What is Dim Sum?
The word Dim Sum is Cantonese and refers to the small size of the dishes that are served in bamboo steamer baskets. The Chinese meaning is commonly translated to ‘touch the heart’. These small portions can be made to be either savoury or sweet and can be steamed, baked or fried. The small size allows someone to order a great variety of dishes, creating a banquet of different tastes and flavours. These dishes are usually best enjoyed with tea and with a large group of friends or family.
Dim Sum with Yang Sing
Serving Manchester for over 40 years, serving exquisite dim sum and Cantonese cuisine, the Yang Sing has earned a reputation as one of the city’s favourite food institutions. Serving locally sourced produce and buying seasonally, Yang Sing is a grande dame of Manchester’s vibrant food and drink scene.
What began as a small family affair in 1977 has grown to become synonymous with the cultural and culinary landscape of the city. Serving up the nation’s favourites, as well their famed dim sum delights.
Chef Bonnie Yeung- 3rd generation of the family behind Yang Sing grew up in the restaurant, and lives, breathes and indeed eats all things dim sum. Bonnie will be sharing with you some dim sum perennials as well as some that you may not had tried before.
What Type of Dim Sum Could You Make?
Shumai (Siu Mai, Shao Mai): These are thin, round wrappers in a cup shape that hold the filling usually made up of Pork, Shrimp or a combination of the two and often a small number of vegetables like Bamboo Shoots, Black Mushrooms, and Water Chestnuts.
Shrimp Dumplings (Har Gow, Xia Jiao): These are one of the most popular Dim Sum, they are usually chunks of Shrimp wrapped in thin translucent dumpling wrappers and served in a Bamboo Steamer.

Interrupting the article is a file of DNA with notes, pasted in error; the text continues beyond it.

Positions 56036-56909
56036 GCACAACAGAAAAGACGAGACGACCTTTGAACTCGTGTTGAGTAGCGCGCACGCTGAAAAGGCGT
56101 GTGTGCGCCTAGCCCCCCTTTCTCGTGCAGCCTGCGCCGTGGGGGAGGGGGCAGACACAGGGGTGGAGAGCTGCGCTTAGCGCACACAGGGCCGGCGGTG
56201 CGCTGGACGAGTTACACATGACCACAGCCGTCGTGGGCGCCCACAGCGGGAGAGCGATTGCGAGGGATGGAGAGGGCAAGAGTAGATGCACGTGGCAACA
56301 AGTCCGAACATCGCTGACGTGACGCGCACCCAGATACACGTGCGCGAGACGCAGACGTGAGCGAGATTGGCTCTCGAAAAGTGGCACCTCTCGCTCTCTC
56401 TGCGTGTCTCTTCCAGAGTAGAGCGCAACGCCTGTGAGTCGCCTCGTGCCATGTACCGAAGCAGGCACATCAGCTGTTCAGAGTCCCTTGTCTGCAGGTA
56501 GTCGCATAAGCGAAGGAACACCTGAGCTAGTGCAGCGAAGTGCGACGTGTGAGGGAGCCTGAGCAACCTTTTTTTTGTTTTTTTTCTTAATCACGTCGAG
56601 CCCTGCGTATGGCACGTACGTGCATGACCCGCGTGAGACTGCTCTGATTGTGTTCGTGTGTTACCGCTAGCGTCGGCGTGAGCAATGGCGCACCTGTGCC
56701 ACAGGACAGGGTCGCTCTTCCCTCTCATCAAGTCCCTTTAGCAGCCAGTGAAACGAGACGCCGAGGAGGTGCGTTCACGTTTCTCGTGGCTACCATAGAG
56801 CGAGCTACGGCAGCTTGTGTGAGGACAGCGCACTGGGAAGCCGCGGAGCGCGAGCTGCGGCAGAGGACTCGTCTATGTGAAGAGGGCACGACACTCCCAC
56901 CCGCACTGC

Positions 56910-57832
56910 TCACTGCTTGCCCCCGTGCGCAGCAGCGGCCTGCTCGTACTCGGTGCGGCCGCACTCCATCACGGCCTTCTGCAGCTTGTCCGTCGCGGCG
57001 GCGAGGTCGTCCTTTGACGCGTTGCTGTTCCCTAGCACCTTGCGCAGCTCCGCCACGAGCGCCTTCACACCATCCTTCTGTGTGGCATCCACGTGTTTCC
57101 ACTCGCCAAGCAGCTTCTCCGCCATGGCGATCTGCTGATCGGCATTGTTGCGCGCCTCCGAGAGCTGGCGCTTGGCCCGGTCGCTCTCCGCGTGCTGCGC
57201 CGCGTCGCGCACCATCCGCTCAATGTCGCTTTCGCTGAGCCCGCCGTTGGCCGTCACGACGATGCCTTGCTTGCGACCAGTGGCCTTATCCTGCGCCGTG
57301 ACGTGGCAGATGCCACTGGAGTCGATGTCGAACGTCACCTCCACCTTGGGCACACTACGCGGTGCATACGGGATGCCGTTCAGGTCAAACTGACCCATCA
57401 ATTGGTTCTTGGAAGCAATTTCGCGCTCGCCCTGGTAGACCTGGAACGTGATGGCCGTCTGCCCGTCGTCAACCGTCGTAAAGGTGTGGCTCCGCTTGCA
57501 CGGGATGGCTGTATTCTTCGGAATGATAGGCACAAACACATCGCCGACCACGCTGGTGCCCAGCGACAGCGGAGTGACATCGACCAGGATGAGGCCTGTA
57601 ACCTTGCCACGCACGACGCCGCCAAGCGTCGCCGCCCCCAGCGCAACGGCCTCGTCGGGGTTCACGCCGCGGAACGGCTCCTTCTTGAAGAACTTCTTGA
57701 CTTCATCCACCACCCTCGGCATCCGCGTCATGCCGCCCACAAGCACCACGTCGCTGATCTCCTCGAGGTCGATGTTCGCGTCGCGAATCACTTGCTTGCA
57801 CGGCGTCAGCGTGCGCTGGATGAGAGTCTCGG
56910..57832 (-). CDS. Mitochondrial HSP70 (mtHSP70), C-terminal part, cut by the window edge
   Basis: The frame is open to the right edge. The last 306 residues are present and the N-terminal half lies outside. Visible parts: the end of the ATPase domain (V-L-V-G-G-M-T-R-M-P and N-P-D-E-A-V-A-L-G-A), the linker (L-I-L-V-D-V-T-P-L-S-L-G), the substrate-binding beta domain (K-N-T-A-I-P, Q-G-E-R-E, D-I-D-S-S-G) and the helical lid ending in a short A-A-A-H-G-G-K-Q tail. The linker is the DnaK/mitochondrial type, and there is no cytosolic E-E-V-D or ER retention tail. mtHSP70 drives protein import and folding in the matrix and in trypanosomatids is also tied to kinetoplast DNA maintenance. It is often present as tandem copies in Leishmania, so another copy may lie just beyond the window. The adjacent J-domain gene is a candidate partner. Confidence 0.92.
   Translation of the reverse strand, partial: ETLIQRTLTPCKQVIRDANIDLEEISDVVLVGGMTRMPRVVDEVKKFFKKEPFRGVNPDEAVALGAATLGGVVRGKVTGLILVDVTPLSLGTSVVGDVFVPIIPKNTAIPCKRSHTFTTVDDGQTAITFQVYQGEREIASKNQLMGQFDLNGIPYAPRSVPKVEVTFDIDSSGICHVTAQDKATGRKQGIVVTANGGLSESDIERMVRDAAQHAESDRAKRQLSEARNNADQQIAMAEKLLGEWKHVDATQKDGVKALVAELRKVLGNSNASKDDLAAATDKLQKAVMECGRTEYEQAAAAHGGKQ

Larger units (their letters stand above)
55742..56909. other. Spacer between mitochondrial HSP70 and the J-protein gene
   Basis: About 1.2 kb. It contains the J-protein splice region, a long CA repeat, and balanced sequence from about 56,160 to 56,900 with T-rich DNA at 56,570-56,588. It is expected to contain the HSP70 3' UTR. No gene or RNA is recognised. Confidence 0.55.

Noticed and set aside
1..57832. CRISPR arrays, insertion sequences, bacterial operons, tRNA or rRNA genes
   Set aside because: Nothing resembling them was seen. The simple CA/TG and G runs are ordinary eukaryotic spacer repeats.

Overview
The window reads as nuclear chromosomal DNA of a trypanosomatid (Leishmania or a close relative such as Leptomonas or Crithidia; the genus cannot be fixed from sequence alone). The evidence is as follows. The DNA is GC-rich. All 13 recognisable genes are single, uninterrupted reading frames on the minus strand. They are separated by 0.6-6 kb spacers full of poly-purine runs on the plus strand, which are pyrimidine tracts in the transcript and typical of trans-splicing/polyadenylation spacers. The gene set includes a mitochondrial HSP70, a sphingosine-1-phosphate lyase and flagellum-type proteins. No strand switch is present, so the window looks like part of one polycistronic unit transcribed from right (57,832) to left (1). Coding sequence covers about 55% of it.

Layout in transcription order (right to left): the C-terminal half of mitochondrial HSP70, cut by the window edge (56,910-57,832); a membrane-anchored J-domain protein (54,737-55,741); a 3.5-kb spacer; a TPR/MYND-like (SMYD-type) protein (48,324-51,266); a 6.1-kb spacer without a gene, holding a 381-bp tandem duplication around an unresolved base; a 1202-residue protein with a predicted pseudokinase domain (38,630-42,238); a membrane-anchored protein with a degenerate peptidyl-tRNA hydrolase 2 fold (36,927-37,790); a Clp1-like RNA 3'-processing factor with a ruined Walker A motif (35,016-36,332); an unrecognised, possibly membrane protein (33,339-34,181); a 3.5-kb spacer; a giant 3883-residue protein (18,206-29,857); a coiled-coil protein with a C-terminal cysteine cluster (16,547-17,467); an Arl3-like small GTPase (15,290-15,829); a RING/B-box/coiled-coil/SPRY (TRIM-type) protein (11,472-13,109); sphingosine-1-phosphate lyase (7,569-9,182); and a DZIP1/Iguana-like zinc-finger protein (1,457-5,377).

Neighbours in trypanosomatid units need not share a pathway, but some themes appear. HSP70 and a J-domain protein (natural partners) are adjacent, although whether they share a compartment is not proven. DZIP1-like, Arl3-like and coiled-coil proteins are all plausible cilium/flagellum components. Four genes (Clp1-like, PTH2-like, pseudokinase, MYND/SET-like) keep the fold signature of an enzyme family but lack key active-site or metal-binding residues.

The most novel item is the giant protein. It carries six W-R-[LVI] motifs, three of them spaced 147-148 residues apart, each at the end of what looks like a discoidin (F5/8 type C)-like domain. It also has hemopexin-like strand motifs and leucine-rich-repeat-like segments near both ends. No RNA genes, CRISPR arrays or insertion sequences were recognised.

Soup Dumplings (Xiaolong Bao): These are commonly referred to as ‘soup dumplings’ because these delicate items are filled with a hot broth and Pork. Though these are originally from Shanghai, their national popularity has secured their status as a Dim Sum staple.
BBQ Pork Buns (Charsiu Bao, Chashao Bao): These are fluffy, bready white buns stuffed with a sticky and sweet barbeque seasoned Pork and served in a Bamboo steamer.
Chicken Feet (Tau Zi Fung Zao, Chizhi Feng Zhao): These are whole Chicken Feet, with their claws removed. They are deep-fried and then braised in a rich and slightly sweet black bean sauce until they are tender and then served on a plate.
Rice Noodle Rolls (Cheong Fun, Changfen): These are large, thin, usually handmade steamed rice noodles rolled around a tender Shrimp, meat or non-meat filling, like fried dough.
And over a 100 more…
Why Take Part in a Cookery Class?
There are several benefits to taking a cookery class; It will help enhance your cooking skills and even if you already know how to cook, you could still enhance your current cookery skills by learning new ones. If you can’t cook, it will give you a good chance to improve your cooking skills. Taking a cooking class could give you the aid to familiarise yourself with your own kitchen and kitchen apparatus.
Attending a Cookery Class would allow you to get to know other.
Taking part in a cookery class could improve your self-confidence. You can do nearly anything if you put your mind to it. Attending a cooking class could help instruct you in the right direction.
Finally, if you have dreamt of becoming a chef attending different classes could help jumpstart a career in the culinary arts. A class could help set your goals and open your mind. It could even help you make the decision to attend a formal culinary school.